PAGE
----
John Smith

To-day I strayed in Charing Cross as wretched as could be
With thinking of my home and friends across the tumbling sea;
There was no water in my eyes, but my spirits were depressed
And my heart lay like a sodden, soggy doughnut in my breast.
This way and that streamed multitudes, that gayly passed me by--
Not one in all the crowd knew me and not a one knew I!
'Oh, for a touch of home!' I sighed; 'oh, for a friendly face!
Oh, for a hearty handclasp in this teeming desert place!'
And so, soliloquizing as a homesick creature will,
Incontinent, I wandered down the noisy, bustling hill
And drifted, automatic-like and vaguely, into Lowe's,
Where Fortune had in store a panacea for my woes.
The register was open, and there dawned upon my sight
A name that filled and thrilled me with a cyclone of delight--
The name that I shall venerate unto my dying day--
The proud, immortal signature: 'John Smith, U.S.A.'

Wildly I clutched the register and brooded on that name--
I knew John Smith, yet could not well identify the same.
I knew him North, I knew him South, I knew him East and West--
I knew him all so well I knew not which I knew the best.
His eyes, I recollect, were gray, and black, and brown, and blue,
And, when he was not bald, his hair was of chameleon hue;
Lean, fat, tall, short, rich, poor, grave, gay, a blonde and a brunette--
Aha, amid this London fog, John Smith, I see you yet;
I see you yet, and yet the sight is all so blurred I seem
To see you in composite, or as in a waking dream,
Which are you, John? I'd like to know, that I might weave a rhyme
Appropriate to your character, your politics and clime;
So tell me, were you 'raised' or 'reared'--your pedigree confess
In some such treacherous ism as 'I reckon' or 'I guess';
Let fall your tell-tale dialect, that instantly I may
Identify my countryman, 'John Smith, U.S.A.'

It's like as not you are the John that lived a spell ago
Down East, where codfish, beans 'nd bona-fide school-marms grow;
Where the dear old homestead nestles like among the Hampshire hills
And where the robin hops about the cherry boughs and trills;
Where Hubbard squash 'nd huckleberries grow to powerful size,
And everything is orthodox from preachers down to pies;
Where the red-wing blackbirds swing 'nd call beside the pickril pond,
And the crows air cawin' in the pines uv the pasture lot beyond;
Where folks complain uv bein' poor, because their money's lent
Out West on farms 'nd railroads at the rate uv ten per cent;
Where we ust to spark the Baker girls a-comin' home from choir,
Or a-settin' namin' apples round the roarin' kitchen fire:
Where we had to go to meetin' at least three times a week,
And our mothers learnt us good religious Dr. Watts to speak,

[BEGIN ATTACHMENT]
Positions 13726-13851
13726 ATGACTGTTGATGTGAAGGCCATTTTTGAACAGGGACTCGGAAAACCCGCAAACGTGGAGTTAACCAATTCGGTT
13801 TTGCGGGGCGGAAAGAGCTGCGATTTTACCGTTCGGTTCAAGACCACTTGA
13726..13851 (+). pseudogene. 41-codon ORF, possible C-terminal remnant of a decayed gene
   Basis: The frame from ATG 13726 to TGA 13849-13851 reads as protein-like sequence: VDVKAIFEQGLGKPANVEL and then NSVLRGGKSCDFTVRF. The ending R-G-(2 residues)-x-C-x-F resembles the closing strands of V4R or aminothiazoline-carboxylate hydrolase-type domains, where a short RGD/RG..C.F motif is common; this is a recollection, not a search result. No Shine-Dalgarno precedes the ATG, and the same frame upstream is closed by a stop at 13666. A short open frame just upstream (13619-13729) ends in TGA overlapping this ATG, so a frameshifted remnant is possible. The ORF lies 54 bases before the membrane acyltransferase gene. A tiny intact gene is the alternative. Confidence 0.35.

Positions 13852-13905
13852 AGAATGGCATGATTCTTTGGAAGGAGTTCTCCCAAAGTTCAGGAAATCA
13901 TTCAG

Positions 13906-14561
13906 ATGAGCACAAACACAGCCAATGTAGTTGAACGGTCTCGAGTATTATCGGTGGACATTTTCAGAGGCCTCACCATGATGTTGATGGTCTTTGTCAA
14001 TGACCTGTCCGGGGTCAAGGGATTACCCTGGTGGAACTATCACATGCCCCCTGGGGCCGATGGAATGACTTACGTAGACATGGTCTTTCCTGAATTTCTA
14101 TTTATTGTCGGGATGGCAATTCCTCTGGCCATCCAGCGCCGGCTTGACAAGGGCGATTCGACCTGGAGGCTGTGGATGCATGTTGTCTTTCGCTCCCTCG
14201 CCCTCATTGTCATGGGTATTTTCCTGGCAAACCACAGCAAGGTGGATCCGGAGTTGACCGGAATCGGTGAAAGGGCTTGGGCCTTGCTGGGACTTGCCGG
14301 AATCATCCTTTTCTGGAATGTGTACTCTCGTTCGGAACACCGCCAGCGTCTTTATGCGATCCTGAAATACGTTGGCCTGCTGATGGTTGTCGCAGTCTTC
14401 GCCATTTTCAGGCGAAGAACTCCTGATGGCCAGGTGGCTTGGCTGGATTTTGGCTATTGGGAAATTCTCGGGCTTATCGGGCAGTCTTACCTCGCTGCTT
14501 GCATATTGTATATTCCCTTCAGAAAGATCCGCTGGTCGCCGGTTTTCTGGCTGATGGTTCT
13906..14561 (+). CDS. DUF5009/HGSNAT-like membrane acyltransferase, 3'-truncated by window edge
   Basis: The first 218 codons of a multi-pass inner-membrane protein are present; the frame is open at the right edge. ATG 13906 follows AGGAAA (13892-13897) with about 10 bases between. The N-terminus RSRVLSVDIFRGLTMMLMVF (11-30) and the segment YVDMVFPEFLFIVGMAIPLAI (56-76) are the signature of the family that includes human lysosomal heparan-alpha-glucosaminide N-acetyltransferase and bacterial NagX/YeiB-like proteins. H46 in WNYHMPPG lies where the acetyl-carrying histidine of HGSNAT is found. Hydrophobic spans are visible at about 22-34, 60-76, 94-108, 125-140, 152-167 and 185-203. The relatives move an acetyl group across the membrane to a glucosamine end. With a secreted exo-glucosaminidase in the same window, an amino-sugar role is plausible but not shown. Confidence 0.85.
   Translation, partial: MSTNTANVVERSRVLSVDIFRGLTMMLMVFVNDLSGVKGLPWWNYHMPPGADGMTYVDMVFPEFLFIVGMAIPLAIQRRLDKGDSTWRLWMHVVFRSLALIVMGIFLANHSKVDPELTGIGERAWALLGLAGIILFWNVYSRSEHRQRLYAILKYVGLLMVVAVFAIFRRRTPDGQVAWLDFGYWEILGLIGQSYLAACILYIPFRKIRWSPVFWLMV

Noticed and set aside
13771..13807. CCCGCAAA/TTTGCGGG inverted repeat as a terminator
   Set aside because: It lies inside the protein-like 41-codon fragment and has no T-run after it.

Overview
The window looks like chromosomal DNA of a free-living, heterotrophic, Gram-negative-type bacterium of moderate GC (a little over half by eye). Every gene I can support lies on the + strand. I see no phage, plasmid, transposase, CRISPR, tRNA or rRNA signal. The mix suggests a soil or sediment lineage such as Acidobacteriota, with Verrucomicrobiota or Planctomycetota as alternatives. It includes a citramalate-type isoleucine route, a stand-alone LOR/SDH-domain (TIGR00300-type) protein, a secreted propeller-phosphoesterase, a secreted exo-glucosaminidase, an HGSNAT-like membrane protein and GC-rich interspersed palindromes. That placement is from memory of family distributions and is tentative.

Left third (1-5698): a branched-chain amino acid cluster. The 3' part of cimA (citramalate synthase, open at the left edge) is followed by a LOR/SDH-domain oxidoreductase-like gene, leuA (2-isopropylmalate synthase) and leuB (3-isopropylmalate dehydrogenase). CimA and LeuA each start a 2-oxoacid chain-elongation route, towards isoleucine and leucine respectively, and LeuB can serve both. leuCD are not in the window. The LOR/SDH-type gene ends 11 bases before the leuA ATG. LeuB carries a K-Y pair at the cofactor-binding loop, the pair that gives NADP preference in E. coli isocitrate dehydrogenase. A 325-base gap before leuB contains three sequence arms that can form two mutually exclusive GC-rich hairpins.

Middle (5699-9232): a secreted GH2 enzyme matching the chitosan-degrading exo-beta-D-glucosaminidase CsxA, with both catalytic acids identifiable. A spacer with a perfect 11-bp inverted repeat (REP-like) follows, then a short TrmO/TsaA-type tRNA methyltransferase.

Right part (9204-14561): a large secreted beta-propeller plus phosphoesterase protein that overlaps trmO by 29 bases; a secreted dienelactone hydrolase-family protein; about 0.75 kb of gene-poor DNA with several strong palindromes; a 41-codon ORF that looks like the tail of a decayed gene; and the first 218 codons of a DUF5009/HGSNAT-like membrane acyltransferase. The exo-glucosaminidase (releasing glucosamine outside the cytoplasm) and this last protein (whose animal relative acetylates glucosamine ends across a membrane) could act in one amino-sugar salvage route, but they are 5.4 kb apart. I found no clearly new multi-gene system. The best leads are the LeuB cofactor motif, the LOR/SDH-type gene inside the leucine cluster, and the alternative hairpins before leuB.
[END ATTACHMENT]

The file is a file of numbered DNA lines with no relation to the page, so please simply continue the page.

And where our grandmas sleep their sleep--God rest their souls, I say!
And God bless yours, ef you're that John, 'John Smith, U.S.A.'

Or, mebbe, Colonel Smith, yo' are the gentleman I know
In the country whar the finest democrats 'nd horses grow;
Whar the ladies are all beautiful an' whar the crap of cawn
Is utilized for Bourbon and true dawters are bawn;
You've ren for jedge, and killed yore man, and bet on Proctor Knott--
Yore heart is full of chivalry, yore skin is full of shot;
And I disremember whar I've met with gentlemen so true
As yo' all in Kaintucky, whar blood an' grass are blue;
Whar a niggah with a ballot is the signal fo' a fight,
Whar a yaller dawg pursues the coon throughout the bammy night;
Whar blooms the furtive 'possum--pride an' glory of the South--
And Aunty makes a hoe-cake, sah, that melts within yo' mouth!
Whar, all night long, the mockin'-birds are warblin' in the trees
And black-eyed Susans nod and blink at every passing breeze,
Whar in a hallowed soil repose the ashes of our Clay--
Hyar's lookin' at yo', Colonel 'John Smith, U.S.A.'!

Or wuz you that John Smith I knew out yonder in the West--
That part of our republic I shall always love the best?
Wuz you him that went prospectin' in the spring of sixty-nine
In the Red Hoss mountain country for the Gosh-All-Hemlock Mine?
Oh, how I'd like to clasp your hand an' set down by your side
And talk about the good old days beyond the big divide;
Of the rackaboar, the snaix, the bear, the Rocky Mountain goat,
Of the conversazzhyony 'nd of Casey's tabble-dote,
And a word of them old pardners that stood by us long ago
(Three-Fingered Hoover, Sorry Tom and Parson Jim, you know)!
Old times, old friends, John Smith, would make our hearts beat high again,
And we'd see the snow-top mountain like we used to see 'em then;
The magpies would go flutterin' like strange sperrits to 'nd fro
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Eugene Field

Eugene Field, Sr. was an American writer, best known for his children's poetry and humorous essays. more…

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"John Smith" Poetry.net. STANDS4 LLC, 2020. Web. 1 Apr. 2020. <https://www.poetry.net/poem/12987/john-smith>.

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